There's a short sketch in an episode of the comedy show Key & Peele that I think explains why Spring Breakers colossally failed in its mission. A Mos Def-like socially conscious rapper stoically rhymes on the tough streets pointing out the social injustices and ugliness in our society through a black woman struggling in the ghetto.
A Lil Wayne-like clownish and sexist rapper interrupts him and grabs the woman's breasts as she gleefully shakes them at the camera, yelling "Titties in my mouth, titties in my mouth, I got tig ole bitties from a buncha different cities!"
Of course the joke is that these two approaches never mix, and the socially conscious rapper decides to leave. However, if it was up to Harmony Korine, he'd find a way to bring those two together in a trippy cool video because shucks, he's just so darn creative and inventive and awesome and cool like that.
Don't you see that the man's an artist? He pushes the general public's cultural boundaries to their very limits and then some, all the while wearing a giant rubbery pink dildo on her face and defecating into a Taco Bell doggie bag while filming the whole thing on retrograde VHS because, well, why the hell not?
The trailers for Spring Breakers are already diving audiences before they even see the film. There are horny men who can't wait to salivate over shots of barely legal starlets' ample derrières bouncing up and down in slo-mo. There are people who love slick, artsy action films expecting a sexy and daring heist movie of sorts.
Then there are those who had the misfortune of laying eyes on Harmony Korine's work and know for a fact that more than likely nothing remotely coherent, enjoyable or thought provoking can come out of a weirdo who loves shooting feature films on VHS about degenerates in bad Halloween masks humping trash cans (This is not an exaggeration).
That being said, the decent reviews for Spring Breakers, as opposed to the rightfully abysmal ones for Trash Humpers, raised my hopes up just a little. After watching the Girls Gone Wild on Speed opening, where a bunch of typical spring breakers flash their goods in slow motion set to soul-crushing dub step music, I thought maybe this time Korine has something to say about anything. The opening sequence is so over the top that it manages to disgust us via its sheer exuberance. Was Korine actually trying to show us how shallow our youth culture is by turning everything up to 11?
But then the rest of the film happened. We meet four college girls so stupid and shallow, they make the kids from Kids (Written by Korine) look like charitable MIT students. All they want is some penis in their mouths (I'm not kidding) and to party until they puke or die, whichever comes first.
There is a monologue by a religious girl played by Selena Gomez (Her name is Faith. GET IT!? FAITH! BECAUSE SHE'S THE RELIGIOUS ONE!) about how they all need new experiences in life, but it stinks of trying desperately to add depth to these caricatures as opposed to finding real motivation within them.
Yes, I know they also talk about how they're going to treat spring break as if it's a movie or a video game and go about things in the most irresponsible and carefree way possible. I guess this is another heavy-handed way for Korine to comment on today's youth. After the girls rob a restaurant at gunpoint to pay for their vacation, it's easy to mumble to oneself "Look at the sorry state of our kids". However, the same could be said about the characters in Kids, and that film is almost 20 years old.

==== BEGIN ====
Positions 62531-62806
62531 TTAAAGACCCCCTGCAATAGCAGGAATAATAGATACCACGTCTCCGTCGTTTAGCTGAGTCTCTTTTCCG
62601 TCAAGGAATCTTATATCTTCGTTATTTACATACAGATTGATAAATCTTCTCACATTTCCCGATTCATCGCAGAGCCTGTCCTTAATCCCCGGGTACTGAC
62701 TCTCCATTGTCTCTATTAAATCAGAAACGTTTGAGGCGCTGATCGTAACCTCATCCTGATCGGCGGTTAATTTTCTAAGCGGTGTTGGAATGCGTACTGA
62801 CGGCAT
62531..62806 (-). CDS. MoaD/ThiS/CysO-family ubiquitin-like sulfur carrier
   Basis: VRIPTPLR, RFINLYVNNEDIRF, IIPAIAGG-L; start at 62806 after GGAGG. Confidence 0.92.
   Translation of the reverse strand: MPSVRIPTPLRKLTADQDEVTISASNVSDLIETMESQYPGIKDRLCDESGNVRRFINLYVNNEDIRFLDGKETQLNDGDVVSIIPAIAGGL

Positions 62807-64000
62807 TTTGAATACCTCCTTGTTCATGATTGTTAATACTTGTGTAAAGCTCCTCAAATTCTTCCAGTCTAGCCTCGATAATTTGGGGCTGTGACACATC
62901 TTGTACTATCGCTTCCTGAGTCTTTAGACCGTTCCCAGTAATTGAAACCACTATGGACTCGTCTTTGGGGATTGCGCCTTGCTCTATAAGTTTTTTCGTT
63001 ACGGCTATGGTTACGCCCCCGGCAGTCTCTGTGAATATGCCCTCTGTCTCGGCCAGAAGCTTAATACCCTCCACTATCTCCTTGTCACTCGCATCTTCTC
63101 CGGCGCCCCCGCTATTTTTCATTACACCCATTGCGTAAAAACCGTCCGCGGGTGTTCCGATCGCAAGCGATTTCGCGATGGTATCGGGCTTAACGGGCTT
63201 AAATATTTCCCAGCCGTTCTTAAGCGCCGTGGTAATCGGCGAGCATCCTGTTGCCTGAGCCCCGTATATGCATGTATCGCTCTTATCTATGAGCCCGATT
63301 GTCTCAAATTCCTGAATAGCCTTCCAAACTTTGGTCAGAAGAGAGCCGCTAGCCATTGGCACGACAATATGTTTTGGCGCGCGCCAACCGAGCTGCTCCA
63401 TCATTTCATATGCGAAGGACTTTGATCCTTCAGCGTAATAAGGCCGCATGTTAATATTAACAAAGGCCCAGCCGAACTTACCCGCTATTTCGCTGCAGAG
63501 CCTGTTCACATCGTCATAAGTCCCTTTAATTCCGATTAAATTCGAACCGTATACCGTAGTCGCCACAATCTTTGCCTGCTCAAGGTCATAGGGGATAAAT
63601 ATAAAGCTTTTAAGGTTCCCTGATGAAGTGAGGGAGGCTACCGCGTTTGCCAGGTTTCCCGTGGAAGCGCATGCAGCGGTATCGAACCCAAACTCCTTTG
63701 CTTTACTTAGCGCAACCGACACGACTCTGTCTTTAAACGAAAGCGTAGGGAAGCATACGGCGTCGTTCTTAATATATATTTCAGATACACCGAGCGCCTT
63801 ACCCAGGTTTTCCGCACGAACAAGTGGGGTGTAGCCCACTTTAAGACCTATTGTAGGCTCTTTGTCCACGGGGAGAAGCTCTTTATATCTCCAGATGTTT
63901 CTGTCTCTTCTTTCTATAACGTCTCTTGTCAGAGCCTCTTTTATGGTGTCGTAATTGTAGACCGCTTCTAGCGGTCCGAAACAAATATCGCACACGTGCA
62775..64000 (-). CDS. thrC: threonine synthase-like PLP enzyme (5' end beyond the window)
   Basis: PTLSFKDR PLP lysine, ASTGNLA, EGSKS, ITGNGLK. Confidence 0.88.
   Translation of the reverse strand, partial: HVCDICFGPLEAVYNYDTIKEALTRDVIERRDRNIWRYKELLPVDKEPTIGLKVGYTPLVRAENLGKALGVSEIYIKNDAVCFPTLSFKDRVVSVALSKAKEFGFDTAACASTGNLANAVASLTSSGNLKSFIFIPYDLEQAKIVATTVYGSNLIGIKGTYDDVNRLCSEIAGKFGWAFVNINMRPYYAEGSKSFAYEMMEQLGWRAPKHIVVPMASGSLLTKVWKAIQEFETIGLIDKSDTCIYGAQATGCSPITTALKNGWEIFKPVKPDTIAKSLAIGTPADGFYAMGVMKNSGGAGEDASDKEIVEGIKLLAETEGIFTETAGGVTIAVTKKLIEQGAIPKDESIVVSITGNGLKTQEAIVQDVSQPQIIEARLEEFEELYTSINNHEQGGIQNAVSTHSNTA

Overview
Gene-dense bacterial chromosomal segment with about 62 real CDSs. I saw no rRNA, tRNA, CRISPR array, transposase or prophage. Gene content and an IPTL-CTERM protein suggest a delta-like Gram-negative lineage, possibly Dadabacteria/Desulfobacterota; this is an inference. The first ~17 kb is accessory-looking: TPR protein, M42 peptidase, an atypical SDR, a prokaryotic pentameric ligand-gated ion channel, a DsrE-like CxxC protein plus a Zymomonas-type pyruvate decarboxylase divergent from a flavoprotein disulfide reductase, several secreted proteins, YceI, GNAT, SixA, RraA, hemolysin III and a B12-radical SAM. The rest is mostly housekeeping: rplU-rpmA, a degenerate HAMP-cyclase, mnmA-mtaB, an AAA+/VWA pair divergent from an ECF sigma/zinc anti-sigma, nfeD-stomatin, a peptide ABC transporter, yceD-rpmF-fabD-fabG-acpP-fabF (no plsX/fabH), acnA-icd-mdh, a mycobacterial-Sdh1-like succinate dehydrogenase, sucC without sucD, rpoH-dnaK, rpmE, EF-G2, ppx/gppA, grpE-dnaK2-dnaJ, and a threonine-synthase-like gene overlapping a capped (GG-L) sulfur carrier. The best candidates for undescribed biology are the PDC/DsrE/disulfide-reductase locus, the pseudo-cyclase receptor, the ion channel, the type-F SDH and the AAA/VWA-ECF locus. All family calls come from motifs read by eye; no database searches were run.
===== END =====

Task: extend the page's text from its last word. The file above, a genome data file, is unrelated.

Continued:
Where Kids succeeded was in its grim direction and cinematography. As envelope pushing as it was in its depiction of sex and rape between minors, it never looked appealing or attractive. In the case of Spring Breakers, Harmony Korine's F-you style fueled by his gigantic ego betrays him in the worst way possible. He winks and tries to convince us that his message is to condemn the rampant materialism of millennials as the wannabe gangster rapper Alien keeps repeating "Look at all my s—t!" while he dances over a bed made out of money and guns (literally).
However, Korine's MTV-style slick and bright videography and his editing that's way too enamored with slow-motion close-ups of jail bait butts and breasts create the kind of narrative schizophrenia seldom seen even in pretentious art-house films. Any social and artistic depth the film tries to create is shattered by endless pornographic shots of naked girls as Korine expects to rake in the cash from the horny male audience who should drool into their seats. One cancels the other one out and we are left with a giant zero, a complete and utter waste of time and energy for everyone involved, the equivalent of watching a blank screen for an hour and a half while repeatedly hitting ourselves on the head with pots and pans for absolutely no reason.
Speaking of James Franco, Dave Chapelle's portrayal of Lil John was more subtle and understated than his performance as Alien. I guess after people complained about how lifeless he looks in mainstream films, he decided to try out the other end of the believability spectrum. The film is obviously mostly improvised and at least fifty percent of Franco's dialogue consists of "Look at my s—t!" and "Spring breeeeaaaak!" I wish I was joking.
So where does that leave you, the audience? If you're really clamoring to see college girls showing off their goods and having sex in public, I don't know if you know this, but there are tons of web sites on the interwebs that focus entirely on showing you exactly what you're looking for. Why waste your time and money on this? And if you're looking for a creative and artistic examination of the shallowness of today's youth told in an entertaining and clever way? Move along folks, there's nothing to see here.